The Independent is never shy of calling for more government money to be spent on one thing or another. Now we know why. Apparently taxation is not a drain on the economy, but a means to create wealth.
They report today that the Department for Transport estimate that "road pricing could raise up to £28bn by 2025". Let's not worry about how they can so precisely calculate a figure so far in the future, or whether they took the costs of the scheme into account. It's rubbish, of course, but we'll leave that for another post some other time.
What I am interested in here is what we can learn about the understanding of at least one leading journalist at The Independent about how the economy works. Because, in their box-out "The case for (and against) charging" (the brackets nicely illustrate the "balance" that they bring to this argument), they report that road pricing would "benefit the economy by £28bn".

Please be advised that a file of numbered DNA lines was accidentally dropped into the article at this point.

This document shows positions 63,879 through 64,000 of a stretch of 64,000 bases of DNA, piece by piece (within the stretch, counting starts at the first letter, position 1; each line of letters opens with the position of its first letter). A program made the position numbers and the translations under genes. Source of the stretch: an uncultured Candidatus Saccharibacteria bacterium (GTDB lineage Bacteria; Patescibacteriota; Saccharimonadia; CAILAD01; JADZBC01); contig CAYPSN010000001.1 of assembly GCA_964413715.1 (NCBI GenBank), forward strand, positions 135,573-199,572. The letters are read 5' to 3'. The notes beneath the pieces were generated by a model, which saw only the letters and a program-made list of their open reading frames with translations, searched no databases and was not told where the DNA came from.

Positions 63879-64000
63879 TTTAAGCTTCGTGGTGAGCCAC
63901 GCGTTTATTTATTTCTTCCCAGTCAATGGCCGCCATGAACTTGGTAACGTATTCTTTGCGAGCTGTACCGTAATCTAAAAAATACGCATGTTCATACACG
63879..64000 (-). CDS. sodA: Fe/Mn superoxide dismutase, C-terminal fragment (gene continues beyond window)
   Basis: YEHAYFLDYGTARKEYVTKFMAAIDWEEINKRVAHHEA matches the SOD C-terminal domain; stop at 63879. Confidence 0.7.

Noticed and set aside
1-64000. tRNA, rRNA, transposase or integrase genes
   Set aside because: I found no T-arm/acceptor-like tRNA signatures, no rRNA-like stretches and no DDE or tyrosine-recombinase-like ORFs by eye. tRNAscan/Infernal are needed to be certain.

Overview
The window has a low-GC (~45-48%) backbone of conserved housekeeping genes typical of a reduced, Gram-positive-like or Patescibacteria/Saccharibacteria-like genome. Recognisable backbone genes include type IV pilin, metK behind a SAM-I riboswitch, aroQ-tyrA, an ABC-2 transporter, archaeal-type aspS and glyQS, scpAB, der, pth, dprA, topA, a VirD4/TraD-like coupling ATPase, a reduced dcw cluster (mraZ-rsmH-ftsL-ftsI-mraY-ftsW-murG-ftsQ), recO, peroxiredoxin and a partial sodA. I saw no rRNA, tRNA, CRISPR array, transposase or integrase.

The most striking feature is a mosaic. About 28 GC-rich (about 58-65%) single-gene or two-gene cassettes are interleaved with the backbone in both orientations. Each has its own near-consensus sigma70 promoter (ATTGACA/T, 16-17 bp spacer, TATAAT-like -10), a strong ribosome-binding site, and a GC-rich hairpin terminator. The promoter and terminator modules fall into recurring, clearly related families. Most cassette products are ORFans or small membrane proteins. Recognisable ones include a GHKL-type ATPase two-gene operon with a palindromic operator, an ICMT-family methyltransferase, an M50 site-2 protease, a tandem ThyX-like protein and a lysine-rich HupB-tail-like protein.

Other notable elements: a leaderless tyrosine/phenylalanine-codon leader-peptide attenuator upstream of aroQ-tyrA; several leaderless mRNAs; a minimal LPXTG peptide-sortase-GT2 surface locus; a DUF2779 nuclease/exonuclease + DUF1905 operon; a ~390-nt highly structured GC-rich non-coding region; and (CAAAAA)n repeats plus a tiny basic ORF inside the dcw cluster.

Silly me. There was I thinking that we need to keep taxes under control because they represent a drag on the productive part of the economy, when all along I should have been pushing for ever-higher taxes, because the government can apparently magically double the value of money in the hands of taxpayers, simply by taking it off them.
Next time you read analysis in The Independent making a moralistic (and usually simplistic) case for more spending on this or that, remember that, in their eyes, they'll not only be improving the lot of those on whom the money is being spent, but expanding the economy as well. Then put the paper down, and buy one written by economic literates.